boilerplate image
Your daily serving of high school news and policy.

#EdTech Perspectives: Getting Started with Flipped Learning – One Lesson at a Time

RSS feed

February 25, 2015 12:35 pm


This guest blog post comes from Helen Lazzaro, a Consultant for the  Flipped Learning Network. This blog appears as part of the Alliance’s Digital Learning Day Blog Series. Digital Learning Day 2015 takes place March 13.

On Digital Learning Day, Friday, March 13, 2015, experienced flipped learning educators in twelve countries will open their classroom doors to showcase active engaged learning in student-centered learning environments. You are invited to attend one of these events! (Some sites are hosting on other dates).

Experience flipped educators in 36 classrooms (representing 12 countries and 15 U.S. states) are opening their classroom doors on Digital Learning Day or during the week so other teachers, administrators, students, parents and the press can experience a flipped classroom first hand. To sign-up to attend a hosting school near you, click here.

  • Countries: Brazil, China, India, Italia, Kazakhstan, Mexico, Morocco, Serbia, Singapore, The Netherlands, UK, USA
  • US States: AL, CT, FL, IL, IN, LA, MA, MN, MO, NC, NY, OH, TX, UT, VA

Flipped Classroom Open Houses are intended to shed light on a student-centered, personalized learning approach and encourage other teachers and administrators to give flipped learning a try in their own schools and districts. See an example of a flipped class in action with three science teachers on the CBS Evening News from the Warren Township High School in Gurnee, IL

Flipped Learning and Flipped Classroom Open Houses originated with Jon Bergmann and Aaron Sams, the pioneers of flipped learning and authors of Flip Your Classroom: Reach Every Student in Every Class Every Day (ISTE, 2012) and Flipped Learning: Gateway to Student Engagement (ISTE, 2014) .  These open classrooms help to share the experiences of flipped educators with others. Bergmann and Sams believe the best way to understand flipped learning is to physically visit a flipped classroom.

How do I get started with Flipping the Classroom?

Start small:  choose one project, unit, lesson or activity.

Do you have a lesson that already has in-class activities?  Use a video to provide basic introductory information (Bloom’s Remembering, Understanding).  Find a video or record your own lecture that introduces the topic.  Then record the instructions for the activities.  The videos, in addition to any homework reading assignments, can be used before class (as homework) or as an In-Class Flip.(Read more about In-Class flip here)

  • Teach students how to watch a video for learning.  Using notetaking strategy or WSQ(Watch, Summarize, Question) have students write down notes about the topic, posing a question about the reading or video.  (Watch the video linked)
  • Pose a question to the class.  Give them a few minutes to discuss in their groups. Discuss the posed question and questions from their notes.
  • Introduce the activity and let groups know they can watch the activity instructions video when they are in their groups.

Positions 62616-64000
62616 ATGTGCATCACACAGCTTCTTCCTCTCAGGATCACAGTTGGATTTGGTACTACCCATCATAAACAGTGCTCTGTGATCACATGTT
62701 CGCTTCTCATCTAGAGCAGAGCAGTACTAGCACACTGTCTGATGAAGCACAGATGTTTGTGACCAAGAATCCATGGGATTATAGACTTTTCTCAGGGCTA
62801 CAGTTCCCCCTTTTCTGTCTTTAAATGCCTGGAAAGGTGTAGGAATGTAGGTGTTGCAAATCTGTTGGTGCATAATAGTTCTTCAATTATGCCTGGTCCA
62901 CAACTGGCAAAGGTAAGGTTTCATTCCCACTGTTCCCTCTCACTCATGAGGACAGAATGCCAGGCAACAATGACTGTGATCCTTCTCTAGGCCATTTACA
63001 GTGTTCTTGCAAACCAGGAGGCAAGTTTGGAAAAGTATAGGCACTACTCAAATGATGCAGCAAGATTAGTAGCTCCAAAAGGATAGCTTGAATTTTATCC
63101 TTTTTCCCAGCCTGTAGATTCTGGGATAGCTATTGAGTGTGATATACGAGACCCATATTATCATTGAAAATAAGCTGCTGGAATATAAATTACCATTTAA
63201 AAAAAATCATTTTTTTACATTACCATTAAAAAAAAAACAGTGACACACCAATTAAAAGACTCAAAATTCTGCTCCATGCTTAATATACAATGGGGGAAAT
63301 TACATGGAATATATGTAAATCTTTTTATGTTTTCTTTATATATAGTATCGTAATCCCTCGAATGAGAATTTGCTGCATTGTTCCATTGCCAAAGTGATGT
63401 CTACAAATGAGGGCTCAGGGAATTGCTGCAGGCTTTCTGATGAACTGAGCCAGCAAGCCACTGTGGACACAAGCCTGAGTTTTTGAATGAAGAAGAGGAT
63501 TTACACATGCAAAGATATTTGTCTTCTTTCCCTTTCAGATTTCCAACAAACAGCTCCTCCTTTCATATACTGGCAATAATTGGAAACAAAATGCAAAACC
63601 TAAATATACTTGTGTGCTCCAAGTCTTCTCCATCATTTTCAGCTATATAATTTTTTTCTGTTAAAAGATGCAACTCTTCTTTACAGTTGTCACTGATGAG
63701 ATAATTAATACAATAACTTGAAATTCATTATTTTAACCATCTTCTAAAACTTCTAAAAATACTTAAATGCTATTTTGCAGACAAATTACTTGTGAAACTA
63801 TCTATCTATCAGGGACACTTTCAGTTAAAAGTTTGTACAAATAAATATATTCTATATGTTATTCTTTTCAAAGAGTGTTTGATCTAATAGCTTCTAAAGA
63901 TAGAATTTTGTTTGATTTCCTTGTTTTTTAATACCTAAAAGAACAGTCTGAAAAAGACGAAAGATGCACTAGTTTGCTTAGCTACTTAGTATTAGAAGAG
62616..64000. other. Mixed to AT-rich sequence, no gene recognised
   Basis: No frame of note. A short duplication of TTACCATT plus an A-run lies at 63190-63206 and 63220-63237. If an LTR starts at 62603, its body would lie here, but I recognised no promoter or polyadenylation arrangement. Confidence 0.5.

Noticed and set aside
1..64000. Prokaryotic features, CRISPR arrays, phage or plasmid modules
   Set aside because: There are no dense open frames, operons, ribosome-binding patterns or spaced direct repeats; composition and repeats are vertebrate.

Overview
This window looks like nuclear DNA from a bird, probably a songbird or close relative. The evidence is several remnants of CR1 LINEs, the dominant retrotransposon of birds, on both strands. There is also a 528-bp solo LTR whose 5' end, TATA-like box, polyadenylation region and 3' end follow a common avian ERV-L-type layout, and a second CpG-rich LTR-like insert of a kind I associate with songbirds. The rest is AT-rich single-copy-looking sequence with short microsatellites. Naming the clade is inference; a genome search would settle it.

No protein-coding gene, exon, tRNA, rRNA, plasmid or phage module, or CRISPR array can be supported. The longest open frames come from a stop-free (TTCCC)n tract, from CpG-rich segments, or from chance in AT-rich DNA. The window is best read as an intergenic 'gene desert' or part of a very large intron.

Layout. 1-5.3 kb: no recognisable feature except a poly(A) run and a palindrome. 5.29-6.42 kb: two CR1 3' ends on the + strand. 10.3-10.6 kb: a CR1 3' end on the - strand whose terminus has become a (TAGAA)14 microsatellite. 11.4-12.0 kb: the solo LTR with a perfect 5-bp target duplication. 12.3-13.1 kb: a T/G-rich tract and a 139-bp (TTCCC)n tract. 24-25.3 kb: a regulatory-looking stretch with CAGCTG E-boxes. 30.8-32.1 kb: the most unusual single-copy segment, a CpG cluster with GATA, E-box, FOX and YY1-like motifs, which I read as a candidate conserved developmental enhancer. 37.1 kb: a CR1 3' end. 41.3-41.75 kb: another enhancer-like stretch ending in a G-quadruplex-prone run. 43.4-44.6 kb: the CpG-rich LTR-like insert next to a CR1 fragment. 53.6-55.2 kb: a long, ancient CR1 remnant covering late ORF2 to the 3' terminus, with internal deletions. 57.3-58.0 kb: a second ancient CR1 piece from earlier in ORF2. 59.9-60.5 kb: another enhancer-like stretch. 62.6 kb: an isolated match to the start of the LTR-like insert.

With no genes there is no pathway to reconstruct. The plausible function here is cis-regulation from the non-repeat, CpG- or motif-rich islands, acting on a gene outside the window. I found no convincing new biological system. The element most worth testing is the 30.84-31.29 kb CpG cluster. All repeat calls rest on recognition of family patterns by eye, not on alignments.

• Teachers use the added class time to listen to each group, providing frequent feedback as the students work on the activity, and help students who are struggling.

Reach every student every day:  Teachers have the opportunity to listen as groups, teams, individual students work on applying their learning.  Teachers can reach every student every day, providing frequent feedback, additional 1:1 instruction and guidance as they facilitate and help students apply what they are learning.  Each student becomes accountable for what they need to learn in order to demonstrate and apply learning to each engaging activity.

Redesign Classroom Time: Designing Activities:  The most important part of the flipped lesson is to use the additional time in the classroom reaching every student every day.   Accomplish this by designing engaging and interactive, collaborative activities.

  • Focus on activities that promote active learning techniques.  Allow students to work on applying the learning concepts in the classroom where peers and instructor/teacher and peers are available for feedback, clarification or reteaching.
  • Active learning activities would include: peer instruction, collaborative learning, group work, problem-based learning, project-based learning, inquiry based learning, Visit Jon Bergmann’s website to

Join the Flipped Classroom NING: Join the Flipped Learning NING, where 23,000 members share their experiences and answer questions with suggestions and ideas for Flipped Learning and Flipped Mastery in the classroom.

Visit a Flipped Classroom: Please RSVP to visit a Flipped Classroom Open House. Space is limited. To review a list of school locations and to sign up, click here. And don’t forget to take the Digital Learning Day Pledge!



Digital Learning Day, Digital Learning Day Series

Join the Conversation

Your email is never published nor shared.

What is this?
Multiply 1 by 10 =
The simple math problem you are being asked to solve is necessary to help block spam submissions.



Every Child a Graduate. Every Child Prepared for Life.